Daron Aric Hagen
Daron Aric Hagen
Competition: US & Canada
Daron Hagen is a prolific composer of acoustic and electro-acoustic music for the concert hall and stage. He is also a stage director, conductor, librettist, essayist, clinician, and collaborative pianist. Described as a “composer born to write operas” (Chicago Tribune) whose music is “dazzling, unsettling, exuberant, and heroic” (The New Yorker), his opera Amelia was described as “one of the 20 best operas of the 21st century” by Opera News. Hagen’s work often includes collaborations with both mainstream and cutting-edge filmmakers, directors, conductors, choreographers, and musicians worldwide.
Hagen joined the Artist Faculty of the Chicago College of the Performing Arts in 2017, which has given him a forum in which to develop his new works in collaboration with students and faculty drawn from the conservatory and Roosevelt University’s many disciplines. He has served as Artist-in-Residence for the Princeton Atelier, Miami University, the University of Nevada Las Vegas, the University of Pittsburgh, Baylor University, and as Composer-in-Residence for the Ohio Opera Theater and Long Beach Symphony Orchestra. He has been commissioned by such renowned organizations as the American Composers Orchestra, American Symphony Orchestra, Buffalo Philharmonic, Curtis Institute of Music, Louvre, Metropolitan Museum of Art, National Symphony, New York Philharmonic, Philadelphia Orchestra, Phoenix Symphony, Seattle Symphony, and the Sarasota and Seattle Operas, and his work has been championed by such world-renowned conductors as Leonard Bernstein, Leon Botstein, Michael Christie, JoAnn Falletta, Lukas Foss, Kelly Kuo, Joseph Mechavich, Michael Morgan, Kenneth Schermerhorn, Leonard Slatkin, and Robert Spano.
Hagen is the recipient of numerous prestigious awards including the Academy Award (2015) and the Charles Ives Fellowship (1983) from the American Academy of Arts and Letters; the Guggenheim Prize; the Kennedy Center Friedheim Prize; the Columbia University Bearns Prize; the ASCAP-Nissim Prize, and both the ASCAP Samuel Barber and Irving Berlin Scholarships; two Rockefeller Foundation Bellagio Residencies; the Camargo Foundation Residency; the Barlow Endowment Prize & Com; the Gelin Tanglewood Fellowship; and development awards from ASCAP, the National Endowment for the Arts, the Mellon Foundation, the Readers Digest Fund, and Opera America.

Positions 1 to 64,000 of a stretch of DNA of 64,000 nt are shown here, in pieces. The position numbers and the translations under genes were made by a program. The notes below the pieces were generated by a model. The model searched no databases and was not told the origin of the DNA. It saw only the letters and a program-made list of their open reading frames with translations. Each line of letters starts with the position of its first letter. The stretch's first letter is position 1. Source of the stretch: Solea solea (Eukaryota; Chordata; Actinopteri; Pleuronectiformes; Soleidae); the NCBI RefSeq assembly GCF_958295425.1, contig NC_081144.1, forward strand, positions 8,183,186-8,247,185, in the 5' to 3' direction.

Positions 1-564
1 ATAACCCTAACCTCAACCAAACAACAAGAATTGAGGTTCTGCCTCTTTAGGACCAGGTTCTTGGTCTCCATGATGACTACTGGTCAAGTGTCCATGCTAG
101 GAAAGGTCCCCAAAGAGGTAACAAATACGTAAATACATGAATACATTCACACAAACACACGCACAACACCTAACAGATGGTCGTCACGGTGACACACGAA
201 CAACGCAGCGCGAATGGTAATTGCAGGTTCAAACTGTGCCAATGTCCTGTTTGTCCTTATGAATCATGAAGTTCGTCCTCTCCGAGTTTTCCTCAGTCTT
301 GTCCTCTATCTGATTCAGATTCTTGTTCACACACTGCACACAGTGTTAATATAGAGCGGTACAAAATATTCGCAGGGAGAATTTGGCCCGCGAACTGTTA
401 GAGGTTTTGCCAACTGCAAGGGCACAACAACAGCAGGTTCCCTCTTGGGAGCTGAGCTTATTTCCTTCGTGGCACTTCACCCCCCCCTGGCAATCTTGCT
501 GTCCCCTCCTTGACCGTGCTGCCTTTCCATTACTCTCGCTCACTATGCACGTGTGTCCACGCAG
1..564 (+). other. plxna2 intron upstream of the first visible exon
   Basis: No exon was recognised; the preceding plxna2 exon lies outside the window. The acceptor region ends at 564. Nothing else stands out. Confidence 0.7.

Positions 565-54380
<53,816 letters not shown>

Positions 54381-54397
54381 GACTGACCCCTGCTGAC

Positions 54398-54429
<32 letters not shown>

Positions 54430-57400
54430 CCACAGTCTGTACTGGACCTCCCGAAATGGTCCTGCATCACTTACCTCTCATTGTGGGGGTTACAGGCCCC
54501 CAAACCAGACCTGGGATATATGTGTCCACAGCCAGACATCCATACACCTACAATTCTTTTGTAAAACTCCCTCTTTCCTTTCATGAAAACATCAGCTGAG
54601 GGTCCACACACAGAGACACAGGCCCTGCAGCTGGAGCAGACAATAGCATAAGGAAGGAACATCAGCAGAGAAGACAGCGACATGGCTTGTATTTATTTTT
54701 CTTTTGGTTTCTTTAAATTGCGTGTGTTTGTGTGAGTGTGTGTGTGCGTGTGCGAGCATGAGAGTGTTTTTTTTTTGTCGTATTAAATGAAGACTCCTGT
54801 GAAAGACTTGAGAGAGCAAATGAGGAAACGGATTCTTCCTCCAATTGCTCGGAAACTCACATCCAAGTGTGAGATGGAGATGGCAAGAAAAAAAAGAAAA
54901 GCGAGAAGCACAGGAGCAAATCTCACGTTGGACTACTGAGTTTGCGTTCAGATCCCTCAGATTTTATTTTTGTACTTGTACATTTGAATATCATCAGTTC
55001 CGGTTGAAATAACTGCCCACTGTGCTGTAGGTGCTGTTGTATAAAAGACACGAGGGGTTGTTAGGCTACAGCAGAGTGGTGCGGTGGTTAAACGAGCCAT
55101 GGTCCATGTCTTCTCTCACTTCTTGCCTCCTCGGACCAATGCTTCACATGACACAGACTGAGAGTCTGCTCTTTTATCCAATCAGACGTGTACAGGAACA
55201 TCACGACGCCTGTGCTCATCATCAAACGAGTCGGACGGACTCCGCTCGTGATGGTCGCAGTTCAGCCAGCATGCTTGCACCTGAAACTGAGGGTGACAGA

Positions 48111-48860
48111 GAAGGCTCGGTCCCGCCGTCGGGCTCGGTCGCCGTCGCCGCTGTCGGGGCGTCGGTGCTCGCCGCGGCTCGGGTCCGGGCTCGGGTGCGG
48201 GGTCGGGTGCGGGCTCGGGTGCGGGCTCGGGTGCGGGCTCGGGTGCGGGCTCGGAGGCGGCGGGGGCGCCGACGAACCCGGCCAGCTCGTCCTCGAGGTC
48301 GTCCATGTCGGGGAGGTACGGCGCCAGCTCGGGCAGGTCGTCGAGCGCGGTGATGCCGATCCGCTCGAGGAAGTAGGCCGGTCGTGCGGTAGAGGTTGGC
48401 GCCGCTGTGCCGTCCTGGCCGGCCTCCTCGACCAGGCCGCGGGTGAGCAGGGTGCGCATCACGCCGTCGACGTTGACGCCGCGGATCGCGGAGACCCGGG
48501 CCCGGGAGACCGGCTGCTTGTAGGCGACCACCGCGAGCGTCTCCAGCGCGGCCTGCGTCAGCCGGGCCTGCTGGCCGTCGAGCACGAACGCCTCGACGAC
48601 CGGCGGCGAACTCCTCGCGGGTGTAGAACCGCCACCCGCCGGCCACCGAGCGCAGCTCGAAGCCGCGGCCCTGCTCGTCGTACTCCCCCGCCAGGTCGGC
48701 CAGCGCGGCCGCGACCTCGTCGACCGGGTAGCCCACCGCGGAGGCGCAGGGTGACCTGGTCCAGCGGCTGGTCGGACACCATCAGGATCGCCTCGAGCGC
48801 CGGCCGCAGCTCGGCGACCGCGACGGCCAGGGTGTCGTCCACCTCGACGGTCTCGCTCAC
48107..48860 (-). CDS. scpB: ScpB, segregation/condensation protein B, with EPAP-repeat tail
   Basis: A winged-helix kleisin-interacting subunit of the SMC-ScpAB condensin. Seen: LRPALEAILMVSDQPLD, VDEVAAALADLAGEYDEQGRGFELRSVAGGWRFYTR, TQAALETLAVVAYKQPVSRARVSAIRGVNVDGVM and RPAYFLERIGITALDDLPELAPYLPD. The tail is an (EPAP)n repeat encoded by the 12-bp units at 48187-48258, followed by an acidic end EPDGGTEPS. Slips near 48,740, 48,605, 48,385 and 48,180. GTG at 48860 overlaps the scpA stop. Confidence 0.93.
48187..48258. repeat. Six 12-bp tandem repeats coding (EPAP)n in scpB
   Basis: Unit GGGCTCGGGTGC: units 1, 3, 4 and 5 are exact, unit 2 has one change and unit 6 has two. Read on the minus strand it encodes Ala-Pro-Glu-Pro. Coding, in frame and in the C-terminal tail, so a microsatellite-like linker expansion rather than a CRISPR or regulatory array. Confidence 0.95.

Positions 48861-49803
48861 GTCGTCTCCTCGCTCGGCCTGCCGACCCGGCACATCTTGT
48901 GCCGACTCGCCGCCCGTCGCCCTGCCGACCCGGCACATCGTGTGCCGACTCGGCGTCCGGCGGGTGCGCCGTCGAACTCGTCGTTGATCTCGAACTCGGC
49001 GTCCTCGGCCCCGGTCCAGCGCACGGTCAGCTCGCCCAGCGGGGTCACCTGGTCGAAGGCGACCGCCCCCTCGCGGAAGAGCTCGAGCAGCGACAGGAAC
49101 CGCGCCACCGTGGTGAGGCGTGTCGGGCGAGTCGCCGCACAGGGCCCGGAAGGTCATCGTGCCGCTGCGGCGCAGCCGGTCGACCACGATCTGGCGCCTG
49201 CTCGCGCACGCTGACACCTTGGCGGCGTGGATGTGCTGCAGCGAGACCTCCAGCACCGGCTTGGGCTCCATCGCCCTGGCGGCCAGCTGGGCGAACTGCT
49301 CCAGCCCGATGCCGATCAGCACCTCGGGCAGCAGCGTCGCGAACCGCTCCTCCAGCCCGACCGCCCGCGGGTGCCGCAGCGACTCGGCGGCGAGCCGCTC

Recent highlights include his own productions of A Woman in Morocco for Kentucky Opera, and I Hear America Singing for the Skylight Music Theater; Symphony No. 5 for the Phoenix Symphony; and a new complete orchestral score to the Chaplin film A Dog’s Life for premiere this summer at the Wintergreen Music Festival. He is currently developing Orson Rehearsed, a broadly elastic, multi-media musico-dramatic “prestidigitation” featuring Fifth House Ensemble; and Afterwards, an evening-long song-cycle for four singers and piano co-commissioned by Philadelphia’s Lyric Fest and the Brooklyn Art Song Society.
Hagen has served as president of the Lotte Lehmann Foundation, as a board member (CRI, Joy in Singing), as a trustee (Douglas Moore Fund for American Opera), and is one of two Lifetime Members of the Corporation of Yaddo. Formerly a Composer Mentor for American Opera Projects, he is currently a Distinguished Mentor for Composers Now and founding artistic director of the New Mercury Collective. A passionate teacher, his masterclasses in vocal performance, composition, and acting are universally-admired for their exilharating combination of unpretentious practical advice, knowledge of the operatic and song repertoire, commitment to process, and resolute eschewing of orthodoxies.
Born in Wisconsin, Hagen studied composition with Ned Rorem at the Curtis Institute and David Diamond at the Juilliard School, then worked extensively as a copyist and editor for numerous concert composers and Broadway shows, including Elliot Carter, Virgil Thomson, Gian Carlo Menotti, and Disney. He taught for a decade at Bard College, and served on the faculties of the Curtis Institute, the Chicago College of Performing Arts, New York University, and the Princeton Atelier, among others, before turning his attention solely to teaching privately and creating. His music is recorded on Naxos, Albany, CRI, and Bridge. A Manhattanite for 28 years, he and his wife, composer Gilda Lyons, moved Upstate in 2011 to raise their sons.
He is managed by Scott Levine as a stage director; and his music is published by Peermusic Classical, Burning Sled, Carl Fischer, and E.C. Schirmer.
A complete list of his over 200 art songs, song cycles, and choral works, eight operas, four symphonies, twelve concerti, and over forty chamber works may be found, along with information about upcoming performances and premieres, at his website.
Follow this link to view Seattle Opera’s Amelia Overview.
Profile photograph by Karen Pearson.